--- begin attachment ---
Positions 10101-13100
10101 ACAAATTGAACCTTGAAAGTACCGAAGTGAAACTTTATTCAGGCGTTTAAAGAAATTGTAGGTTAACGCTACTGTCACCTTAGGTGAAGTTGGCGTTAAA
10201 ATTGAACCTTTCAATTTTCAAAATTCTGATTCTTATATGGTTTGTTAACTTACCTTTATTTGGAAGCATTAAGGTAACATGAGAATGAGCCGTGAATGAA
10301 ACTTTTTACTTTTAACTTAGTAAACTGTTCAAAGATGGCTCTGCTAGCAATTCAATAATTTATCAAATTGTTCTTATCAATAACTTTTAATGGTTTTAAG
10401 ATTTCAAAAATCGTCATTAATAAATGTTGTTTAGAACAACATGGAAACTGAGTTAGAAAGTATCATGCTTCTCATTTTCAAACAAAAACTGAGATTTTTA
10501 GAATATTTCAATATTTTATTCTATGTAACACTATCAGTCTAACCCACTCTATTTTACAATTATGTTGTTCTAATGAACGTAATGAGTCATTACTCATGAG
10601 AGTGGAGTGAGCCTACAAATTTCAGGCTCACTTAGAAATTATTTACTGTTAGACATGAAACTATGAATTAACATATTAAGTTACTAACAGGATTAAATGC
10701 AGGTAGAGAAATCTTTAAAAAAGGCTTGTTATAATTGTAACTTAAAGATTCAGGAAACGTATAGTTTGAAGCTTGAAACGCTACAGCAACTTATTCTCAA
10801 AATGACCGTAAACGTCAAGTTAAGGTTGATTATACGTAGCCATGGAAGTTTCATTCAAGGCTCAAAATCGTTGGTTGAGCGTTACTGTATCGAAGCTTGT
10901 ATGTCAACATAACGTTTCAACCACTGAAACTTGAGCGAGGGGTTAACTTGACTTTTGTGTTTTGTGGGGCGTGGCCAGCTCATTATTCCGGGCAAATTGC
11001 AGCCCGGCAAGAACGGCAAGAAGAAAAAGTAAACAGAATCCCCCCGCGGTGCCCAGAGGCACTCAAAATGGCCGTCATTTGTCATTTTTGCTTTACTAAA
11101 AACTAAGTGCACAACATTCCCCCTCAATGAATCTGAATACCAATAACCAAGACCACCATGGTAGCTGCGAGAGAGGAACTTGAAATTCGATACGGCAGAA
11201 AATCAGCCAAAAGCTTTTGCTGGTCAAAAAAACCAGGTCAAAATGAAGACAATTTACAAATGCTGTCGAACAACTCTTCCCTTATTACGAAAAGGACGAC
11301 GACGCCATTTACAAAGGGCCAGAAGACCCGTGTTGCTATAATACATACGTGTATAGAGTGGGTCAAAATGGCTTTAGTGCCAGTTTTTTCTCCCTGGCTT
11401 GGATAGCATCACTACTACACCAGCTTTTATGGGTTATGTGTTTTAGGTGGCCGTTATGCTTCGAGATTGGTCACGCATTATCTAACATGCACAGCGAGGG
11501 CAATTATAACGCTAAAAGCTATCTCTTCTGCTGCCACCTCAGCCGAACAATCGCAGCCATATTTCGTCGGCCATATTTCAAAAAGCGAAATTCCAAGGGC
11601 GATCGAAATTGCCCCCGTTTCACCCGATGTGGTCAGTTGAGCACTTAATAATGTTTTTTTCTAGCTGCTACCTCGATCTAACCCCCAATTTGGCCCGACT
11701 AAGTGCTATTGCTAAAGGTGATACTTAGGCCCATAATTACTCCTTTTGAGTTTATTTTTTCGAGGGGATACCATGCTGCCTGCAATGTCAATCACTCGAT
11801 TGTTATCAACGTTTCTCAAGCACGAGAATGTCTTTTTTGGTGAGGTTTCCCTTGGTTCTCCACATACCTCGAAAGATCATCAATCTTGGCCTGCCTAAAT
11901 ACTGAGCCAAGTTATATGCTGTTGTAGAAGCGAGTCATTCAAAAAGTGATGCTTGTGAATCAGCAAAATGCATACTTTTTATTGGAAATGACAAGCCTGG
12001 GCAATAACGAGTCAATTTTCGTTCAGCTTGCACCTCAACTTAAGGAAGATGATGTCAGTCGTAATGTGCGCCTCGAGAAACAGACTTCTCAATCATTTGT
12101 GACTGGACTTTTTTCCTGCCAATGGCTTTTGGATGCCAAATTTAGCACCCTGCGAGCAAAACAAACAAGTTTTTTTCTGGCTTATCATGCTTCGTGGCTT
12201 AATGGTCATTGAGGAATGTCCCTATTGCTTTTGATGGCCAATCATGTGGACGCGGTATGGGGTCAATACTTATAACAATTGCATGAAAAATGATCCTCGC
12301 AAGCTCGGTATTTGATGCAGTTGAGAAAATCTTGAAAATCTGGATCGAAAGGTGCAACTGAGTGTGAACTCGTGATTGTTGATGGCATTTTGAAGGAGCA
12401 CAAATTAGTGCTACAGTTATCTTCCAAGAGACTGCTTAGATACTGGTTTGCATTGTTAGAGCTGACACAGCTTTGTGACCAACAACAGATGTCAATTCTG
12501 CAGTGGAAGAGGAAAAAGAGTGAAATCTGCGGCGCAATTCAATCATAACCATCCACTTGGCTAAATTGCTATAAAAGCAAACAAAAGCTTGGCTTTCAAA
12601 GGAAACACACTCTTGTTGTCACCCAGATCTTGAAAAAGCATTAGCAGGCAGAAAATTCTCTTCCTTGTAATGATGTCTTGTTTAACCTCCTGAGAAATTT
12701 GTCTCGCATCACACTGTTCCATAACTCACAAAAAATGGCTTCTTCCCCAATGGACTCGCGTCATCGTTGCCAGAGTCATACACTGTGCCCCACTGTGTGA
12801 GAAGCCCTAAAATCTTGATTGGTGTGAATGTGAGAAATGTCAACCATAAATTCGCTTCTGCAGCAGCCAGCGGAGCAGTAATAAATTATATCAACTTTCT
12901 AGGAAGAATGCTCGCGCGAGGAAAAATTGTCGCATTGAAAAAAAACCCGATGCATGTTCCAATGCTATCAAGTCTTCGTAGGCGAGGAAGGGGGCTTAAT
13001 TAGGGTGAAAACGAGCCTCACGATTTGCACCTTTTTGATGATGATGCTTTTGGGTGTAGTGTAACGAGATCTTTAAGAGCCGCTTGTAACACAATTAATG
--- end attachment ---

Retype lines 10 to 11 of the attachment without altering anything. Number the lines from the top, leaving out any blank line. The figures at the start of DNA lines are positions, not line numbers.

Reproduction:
10901 ATGTCAACATAACGTTTCAACCACTGAAACTTGAGCGAGGGGTTAACTTGACTTTTGTGTTTTGTGGGGCGTGGCCAGCTCATTATTCCGGGCAAATTGC
11001 AGCCCGGCAAGAACGGCAAGAAGAAAAAGTAAACAGAATCCCCCCGCGGTGCCCAGAGGCACTCAAAATGGCCGTCATTTGTCATTTTTGCTTTACTAAA